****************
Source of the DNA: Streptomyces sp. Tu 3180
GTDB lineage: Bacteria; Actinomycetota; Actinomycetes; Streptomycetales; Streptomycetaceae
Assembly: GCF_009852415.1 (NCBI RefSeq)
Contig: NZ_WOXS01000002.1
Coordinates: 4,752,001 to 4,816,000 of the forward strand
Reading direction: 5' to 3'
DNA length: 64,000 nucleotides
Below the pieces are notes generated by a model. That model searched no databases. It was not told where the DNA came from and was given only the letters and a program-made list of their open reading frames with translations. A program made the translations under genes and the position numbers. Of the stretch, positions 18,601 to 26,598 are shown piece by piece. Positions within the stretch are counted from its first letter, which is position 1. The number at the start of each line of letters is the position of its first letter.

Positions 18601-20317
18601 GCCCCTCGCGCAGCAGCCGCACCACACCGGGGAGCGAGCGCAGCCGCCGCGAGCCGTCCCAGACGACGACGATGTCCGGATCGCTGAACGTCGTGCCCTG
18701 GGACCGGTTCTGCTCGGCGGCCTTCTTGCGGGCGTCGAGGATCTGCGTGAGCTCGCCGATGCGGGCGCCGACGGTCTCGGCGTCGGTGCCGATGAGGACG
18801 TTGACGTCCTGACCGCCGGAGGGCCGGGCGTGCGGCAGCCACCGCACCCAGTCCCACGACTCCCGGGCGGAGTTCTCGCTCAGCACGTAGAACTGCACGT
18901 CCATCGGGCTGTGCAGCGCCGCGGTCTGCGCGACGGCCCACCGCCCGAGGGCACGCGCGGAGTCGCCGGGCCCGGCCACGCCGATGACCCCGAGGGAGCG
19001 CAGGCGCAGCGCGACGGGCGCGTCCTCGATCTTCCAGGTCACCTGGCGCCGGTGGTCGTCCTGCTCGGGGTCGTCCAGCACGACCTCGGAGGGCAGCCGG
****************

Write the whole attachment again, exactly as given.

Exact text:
Source of the DNA: Streptomyces sp. Tu 3180
GTDB lineage: Bacteria; Actinomycetota; Actinomycetes; Streptomycetales; Streptomycetaceae
Assembly: GCF_009852415.1 (NCBI RefSeq)
Contig: NZ_WOXS01000002.1
Coordinates: 4,752,001 to 4,816,000 of the forward strand
Reading direction: 5' to 3'
DNA length: 64,000 nucleotides
Below the pieces are notes generated by a model. That model searched no databases. It was not told where the DNA came from and was given only the letters and a program-made list of their open reading frames with translations. A program made the translations under genes and the position numbers. Of the stretch, positions 18,601 to 26,598 are shown piece by piece. Positions within the stretch are counted from its first letter, which is position 1. The number at the start of each line of letters is the position of its first letter.

Positions 18601-20317
18601 GCCCCTCGCGCAGCAGCCGCACCACACCGGGGAGCGAGCGCAGCCGCCGCGAGCCGTCCCAGACGACGACGATGTCCGGATCGCTGAACGTCGTGCCCTG
18701 GGACCGGTTCTGCTCGGCGGCCTTCTTGCGGGCGTCGAGGATCTGCGTGAGCTCGCCGATGCGGGCGCCGACGGTCTCGGCGTCGGTGCCGATGAGGACG
18801 TTGACGTCCTGACCGCCGGAGGGCCGGGCGTGCGGCAGCCACCGCACCCAGTCCCACGACTCCCGGGCGGAGTTCTCGCTCAGCACGTAGAACTGCACGT
18901 CCATCGGGCTGTGCAGCGCCGCGGTCTGCGCGACGGCCCACCGCCCGAGGGCACGCGCGGAGTCGCCGGGCCCGGCCACGCCGATGACCCCGAGGGAGCG
19001 CAGGCGCAGCGCGACGGGCGCGTCCTCGATCTTCCAGGTCACCTGGCGCCGGTGGTCGTCCTGCTCGGGGTCGTCCAGCACGACCTCGGAGGGCAGCCGG